It's been a while since I've blogged about a psychological topic. This one seems overdue.We all need heroes. You know, people to look up to—and maybe even pattern our lives after. When I was a kid, heroes were commonplace. If you asked any young person who they admired, they could rattle you off a list and that list usually included the President of the United States, a scientist or two, maybe a sports figure and even a parent or relative!
My heroes were Dwight D. Eisenhower, Anna Pavlova, Leonard Bernstein, Anais Nin, Carl Jung, JFK, Jean Paul Sartre, Simone de Beauvoir, Margaret Meade, and quite a few others. Not all at the same time, of course. Any not necessarily in that order. The point is that I always had someone I respected, who I wanted to be like.
That was all pre-internet. Today's media is intrusive and delights in digging up dirt. Maybe because I'm a psychologist, or maybe just because I'm a human being, I'm not under any illusions. We all have skeletons in the closet, dirt under the rug and things we've done that we're not very proud of. Things we'd just as soon others either forgot about, or never knew in the first place.
Because the media delights in tearing anyone and everyone down, they've contributed to the death of heroes in our culture. Once you've made a mistake—any mistake—you're just not hero material anymore. The fallout from that is a generation (actually a couple of them, now) without role models.I was riding the shuttle from Red's Meadow (a popular camping area here that's three miles from town and accessible only by bus) a few days ago and struck up a conversation with a seventeen-year-old boy. He seemed really glad to have someone to talk with. Turned out he'd just moved here a week ago and is living with an aunt. I asked him who his heroes were. After he got done rolling his eyes, he said no one. He'd idolized Joe Paterno. After his fall from grace, my young acquaintance decided there wasn't any point. "All adults are liars," he told me. "I only believe in myself."
I thought about telling the young man that just because Joe made a serious error in judgment covering up for Sandusky, it didn't wipe out all the good things he'd done. But I kept my mouth shut. After all, the University fathers were quick to remove Joe's statue from campus. Apparently, they wanted to distance themselves from the catastrophe. Not that it's helped much. Penn State has lost far more than their premier football program from Sandusky's shenanigans. The remaining 45,000 students and all the other faculty (who are innocent, by the way) are suffering, too.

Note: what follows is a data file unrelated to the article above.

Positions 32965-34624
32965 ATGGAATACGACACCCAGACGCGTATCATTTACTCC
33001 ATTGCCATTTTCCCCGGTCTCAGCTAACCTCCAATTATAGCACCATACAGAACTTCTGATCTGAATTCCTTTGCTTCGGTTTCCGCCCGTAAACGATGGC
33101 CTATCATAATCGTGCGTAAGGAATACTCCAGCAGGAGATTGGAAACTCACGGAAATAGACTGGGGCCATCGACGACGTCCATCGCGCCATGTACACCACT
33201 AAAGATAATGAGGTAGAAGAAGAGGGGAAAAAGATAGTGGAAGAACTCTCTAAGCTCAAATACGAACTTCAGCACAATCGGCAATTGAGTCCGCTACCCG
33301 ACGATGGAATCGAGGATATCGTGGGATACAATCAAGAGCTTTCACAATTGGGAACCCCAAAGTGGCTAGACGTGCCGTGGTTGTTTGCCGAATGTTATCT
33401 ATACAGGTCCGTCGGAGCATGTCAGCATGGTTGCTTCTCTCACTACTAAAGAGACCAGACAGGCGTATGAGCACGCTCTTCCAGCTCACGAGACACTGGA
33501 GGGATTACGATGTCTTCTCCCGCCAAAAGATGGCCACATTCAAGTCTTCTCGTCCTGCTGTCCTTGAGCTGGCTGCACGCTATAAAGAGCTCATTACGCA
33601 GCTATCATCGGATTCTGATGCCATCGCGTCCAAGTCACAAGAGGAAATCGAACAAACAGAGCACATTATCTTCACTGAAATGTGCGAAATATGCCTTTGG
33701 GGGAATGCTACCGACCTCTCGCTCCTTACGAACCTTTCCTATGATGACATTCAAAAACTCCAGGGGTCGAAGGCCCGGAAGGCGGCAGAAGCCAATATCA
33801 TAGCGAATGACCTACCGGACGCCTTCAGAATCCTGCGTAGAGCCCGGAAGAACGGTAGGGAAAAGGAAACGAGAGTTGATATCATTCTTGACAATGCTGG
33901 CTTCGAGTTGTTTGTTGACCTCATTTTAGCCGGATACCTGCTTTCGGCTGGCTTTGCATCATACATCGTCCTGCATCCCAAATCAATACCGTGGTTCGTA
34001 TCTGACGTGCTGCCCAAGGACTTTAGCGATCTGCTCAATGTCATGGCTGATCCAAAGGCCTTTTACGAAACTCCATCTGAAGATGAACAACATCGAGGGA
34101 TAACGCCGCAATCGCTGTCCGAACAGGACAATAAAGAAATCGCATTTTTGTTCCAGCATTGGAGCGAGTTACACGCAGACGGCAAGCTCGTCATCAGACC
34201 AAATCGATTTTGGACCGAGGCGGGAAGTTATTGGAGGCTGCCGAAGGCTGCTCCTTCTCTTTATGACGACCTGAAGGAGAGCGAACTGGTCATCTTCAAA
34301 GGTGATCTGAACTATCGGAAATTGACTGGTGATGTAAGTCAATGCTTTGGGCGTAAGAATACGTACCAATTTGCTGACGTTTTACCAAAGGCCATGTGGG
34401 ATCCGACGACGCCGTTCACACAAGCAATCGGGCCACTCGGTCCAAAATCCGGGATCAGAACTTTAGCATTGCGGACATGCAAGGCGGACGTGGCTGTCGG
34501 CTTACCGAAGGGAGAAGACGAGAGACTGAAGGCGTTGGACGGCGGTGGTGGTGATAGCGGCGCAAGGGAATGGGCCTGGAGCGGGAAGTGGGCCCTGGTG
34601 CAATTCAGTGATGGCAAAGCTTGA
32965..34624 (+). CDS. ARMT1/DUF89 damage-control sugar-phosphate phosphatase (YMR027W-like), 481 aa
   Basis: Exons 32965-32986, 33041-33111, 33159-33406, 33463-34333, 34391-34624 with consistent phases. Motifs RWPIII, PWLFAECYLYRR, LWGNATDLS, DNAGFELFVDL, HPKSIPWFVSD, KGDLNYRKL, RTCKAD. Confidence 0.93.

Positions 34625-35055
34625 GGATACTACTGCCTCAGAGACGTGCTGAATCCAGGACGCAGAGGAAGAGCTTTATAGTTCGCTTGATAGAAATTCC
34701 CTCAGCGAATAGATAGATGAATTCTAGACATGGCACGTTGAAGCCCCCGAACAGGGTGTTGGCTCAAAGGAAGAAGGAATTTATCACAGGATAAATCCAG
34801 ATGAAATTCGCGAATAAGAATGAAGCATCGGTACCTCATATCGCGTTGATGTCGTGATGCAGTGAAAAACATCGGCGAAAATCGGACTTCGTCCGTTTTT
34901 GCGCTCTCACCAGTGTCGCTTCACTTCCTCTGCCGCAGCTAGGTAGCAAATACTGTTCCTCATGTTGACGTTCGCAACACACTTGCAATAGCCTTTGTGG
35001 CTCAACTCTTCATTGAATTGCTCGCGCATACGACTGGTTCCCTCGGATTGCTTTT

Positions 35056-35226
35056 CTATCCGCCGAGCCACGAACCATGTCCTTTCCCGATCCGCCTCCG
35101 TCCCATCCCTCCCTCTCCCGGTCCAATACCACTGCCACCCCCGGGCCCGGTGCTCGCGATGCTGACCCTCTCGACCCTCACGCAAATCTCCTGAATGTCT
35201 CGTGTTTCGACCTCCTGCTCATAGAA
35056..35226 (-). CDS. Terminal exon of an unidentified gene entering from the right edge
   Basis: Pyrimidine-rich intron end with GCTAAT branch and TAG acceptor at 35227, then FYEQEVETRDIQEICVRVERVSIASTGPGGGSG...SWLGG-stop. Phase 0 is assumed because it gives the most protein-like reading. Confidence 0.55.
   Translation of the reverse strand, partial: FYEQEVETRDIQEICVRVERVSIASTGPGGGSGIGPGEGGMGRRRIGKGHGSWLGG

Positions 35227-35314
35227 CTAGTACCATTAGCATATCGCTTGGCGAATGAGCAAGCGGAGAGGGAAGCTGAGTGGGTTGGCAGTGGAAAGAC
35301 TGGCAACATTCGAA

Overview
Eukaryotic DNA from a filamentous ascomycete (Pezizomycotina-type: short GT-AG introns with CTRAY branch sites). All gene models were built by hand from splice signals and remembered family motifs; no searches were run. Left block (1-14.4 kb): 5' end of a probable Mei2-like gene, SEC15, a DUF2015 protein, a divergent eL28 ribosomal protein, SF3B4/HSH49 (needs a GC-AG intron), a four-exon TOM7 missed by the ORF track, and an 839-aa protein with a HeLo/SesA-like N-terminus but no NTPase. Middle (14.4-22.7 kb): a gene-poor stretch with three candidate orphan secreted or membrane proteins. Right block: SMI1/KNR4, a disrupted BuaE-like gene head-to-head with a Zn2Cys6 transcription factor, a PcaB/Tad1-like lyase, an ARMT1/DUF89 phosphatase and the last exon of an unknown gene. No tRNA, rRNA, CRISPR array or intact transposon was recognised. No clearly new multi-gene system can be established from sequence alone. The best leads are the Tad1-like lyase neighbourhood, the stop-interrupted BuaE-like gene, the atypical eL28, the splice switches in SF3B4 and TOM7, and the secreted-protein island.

I saw the same thing happen here in my little town when a well-respected doctor engaged in sex with a young teen. He lost his position on the school board and the hospital terminated his contract. The doctor, who couldn’t live with the shame, killed himself leaving a widow and two young sons.
Somehow, we've evolved to a place where once someone does something (anything) bad, it cancels out the entire rest of their lives. JFK couldn't have survived today's media. If I recall correctly, among his many extra-marital partners, he was sleeping with an East German spy. Regardless, JFK was—and continues to be—a hero in many people's eyes. Which is as I think it should be.Shakespeare (who couldn't have stood up to close scrutiny, either) said: The evil men do lives after them, the good is oft interred with their bones… It's a well-known line out of Julius Caesar. Let me throw down the gauntlet here. We can choose what we wish to remember about people. We can also choose not to allow one misstep, or even a string of them, to wipe out every other part of that person's legacy. Maybe we could turn that Shakespeare quote around and bury the bad, while remembering the good.
Was Sandusky guilty? It certainly seems so. Was what he did wrong? Of course. Did he do good things, too? I believe the answer is "yes", since few of us are unmitigated monsters. Did Paterno cover for him? Yup.As individuals we need to develop the gumption to learn to pick and choose for ourselves. There are no perfect people. Even as a child, I didn't think my heroes were perfect. Yet, I understood on some level that I needed heroes for my own personal growth. And I still do. Carl Jung will be one of my heroes until the day I die, not because he was perfect. He wasn't. Today's media would have had a heyday with his ménage a trois setup. I admire him because he was a visionary who wasn't afraid to look beyond the strictures of his time for answers to the mysteries. I don't like it that he slept with a few of his patients, but that doesn't negate his brilliance or his contribution to our understanding of the unconscious mind.
What do you think? Do you have heroes? Who are they? Most importantly, would they still be your heroes if the media hung them out the dry?